Here is just one way to modify your existing rain bench to make the cap itself collect rainwater and put it inside your bench….
Collect water that falls on your rain bench, too.
*This retrofit is for standard 65 gallon Rain Bench made with 1 DIY kit, 1 sheet of plywood and some 2x2s…
1. First, pick up a 1 1/2″ street elbow like this.. ($1.80 at Home Depot)
3. Pick up a couple of 8’ pieces of 1×3 furring strips ($1.07 ea at Home Depot), although 1×4 or 2x4s would work too. I just used some pieces of scrap lumber I had laying around the shop.
4. Cut two pieces at 28 inches long and two pieces at 40 inches
(The angles shown are because that’s what one end of the scrap lumber was like already, and I’m just lazy 🙂
(I used an old rain bench because it was handy and the new retrofit shows better — ok that’s really more justification for active laziness…)
5. Drill a 2″ hole in the center of one of the 28″ pieces
(2″ hole saw: $7.49 at Home Depot)
(nope, I am not paid by Home Depot)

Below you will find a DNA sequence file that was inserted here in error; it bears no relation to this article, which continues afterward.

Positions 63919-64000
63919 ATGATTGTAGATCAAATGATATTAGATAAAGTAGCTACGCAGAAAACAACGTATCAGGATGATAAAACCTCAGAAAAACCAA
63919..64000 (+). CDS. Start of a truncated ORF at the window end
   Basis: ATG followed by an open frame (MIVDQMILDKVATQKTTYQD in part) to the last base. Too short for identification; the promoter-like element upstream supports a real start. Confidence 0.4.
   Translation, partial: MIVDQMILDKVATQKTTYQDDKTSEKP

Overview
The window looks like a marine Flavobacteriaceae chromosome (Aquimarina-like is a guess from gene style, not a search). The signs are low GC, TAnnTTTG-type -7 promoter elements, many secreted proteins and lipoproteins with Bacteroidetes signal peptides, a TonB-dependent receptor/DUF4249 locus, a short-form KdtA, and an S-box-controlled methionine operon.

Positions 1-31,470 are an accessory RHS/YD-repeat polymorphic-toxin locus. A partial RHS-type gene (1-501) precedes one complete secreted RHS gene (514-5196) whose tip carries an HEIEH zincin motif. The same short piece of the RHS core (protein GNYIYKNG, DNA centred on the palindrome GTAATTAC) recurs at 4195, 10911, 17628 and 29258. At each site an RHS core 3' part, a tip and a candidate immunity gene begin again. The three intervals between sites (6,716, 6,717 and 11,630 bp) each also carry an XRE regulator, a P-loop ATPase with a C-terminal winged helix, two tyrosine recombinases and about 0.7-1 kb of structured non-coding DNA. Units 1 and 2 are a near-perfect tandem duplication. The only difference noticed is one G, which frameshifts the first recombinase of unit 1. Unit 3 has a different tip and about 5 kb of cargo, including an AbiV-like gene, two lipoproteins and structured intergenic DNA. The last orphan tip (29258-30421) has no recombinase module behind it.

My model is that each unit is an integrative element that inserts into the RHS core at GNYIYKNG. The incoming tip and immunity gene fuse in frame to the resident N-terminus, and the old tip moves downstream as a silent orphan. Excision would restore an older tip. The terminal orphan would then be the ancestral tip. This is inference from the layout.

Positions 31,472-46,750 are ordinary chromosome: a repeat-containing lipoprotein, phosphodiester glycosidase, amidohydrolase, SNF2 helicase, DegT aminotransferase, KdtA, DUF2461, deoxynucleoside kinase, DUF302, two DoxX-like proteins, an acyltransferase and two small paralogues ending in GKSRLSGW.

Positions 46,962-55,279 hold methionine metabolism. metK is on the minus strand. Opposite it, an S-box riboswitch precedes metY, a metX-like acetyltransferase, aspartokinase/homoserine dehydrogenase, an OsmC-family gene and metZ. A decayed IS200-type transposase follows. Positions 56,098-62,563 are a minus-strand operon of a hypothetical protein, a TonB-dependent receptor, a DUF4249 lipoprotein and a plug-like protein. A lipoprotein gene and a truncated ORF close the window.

6. Shave the top side around the 2″ opening at an angle so that a filter will sit down into it. Or get a smaller filter (Again, I used a filter I had here from a self watering planter)
7. Fasten the solid pieces around the perimeter of the cap so the tops are just above the surface of the existing cap, catching the water that falls on it. Predrill all holes.
8. Fasten the piece with the hole horizontally so that it fits over the end of the 1 1/2″ street elbow, and place a small kitchen sink strainer in the opening.
Angle this horizontal board slightly back toward the bench, so water backs up and flows into the bench rather than right over the edge.
You can toenail or just support that board like I did below.
9. Now just sand it and seal the joints (use paintable sealant) and put a few coats of paint on it.
Here is what it will look like if you do not paint it. Pretty crappy. If you build your rain bench with wood, throw a few coats on the inside and out, and make it last. (Waterproofer for inside for wood benches: $16.97 at Home Depot)
A T-111 bench will channel water better than the flat plywood shown here, or you can add some 1×2 furring strips to the top. But remember: stuff collects in grooves so make sure they are removable or otherwise easy to clean.
*Avoid soggy bottoms: it’s a good idea to raise one end of the cap up slightly so water doesn’t sit on the bench.
Have fun, and let me know how it goes!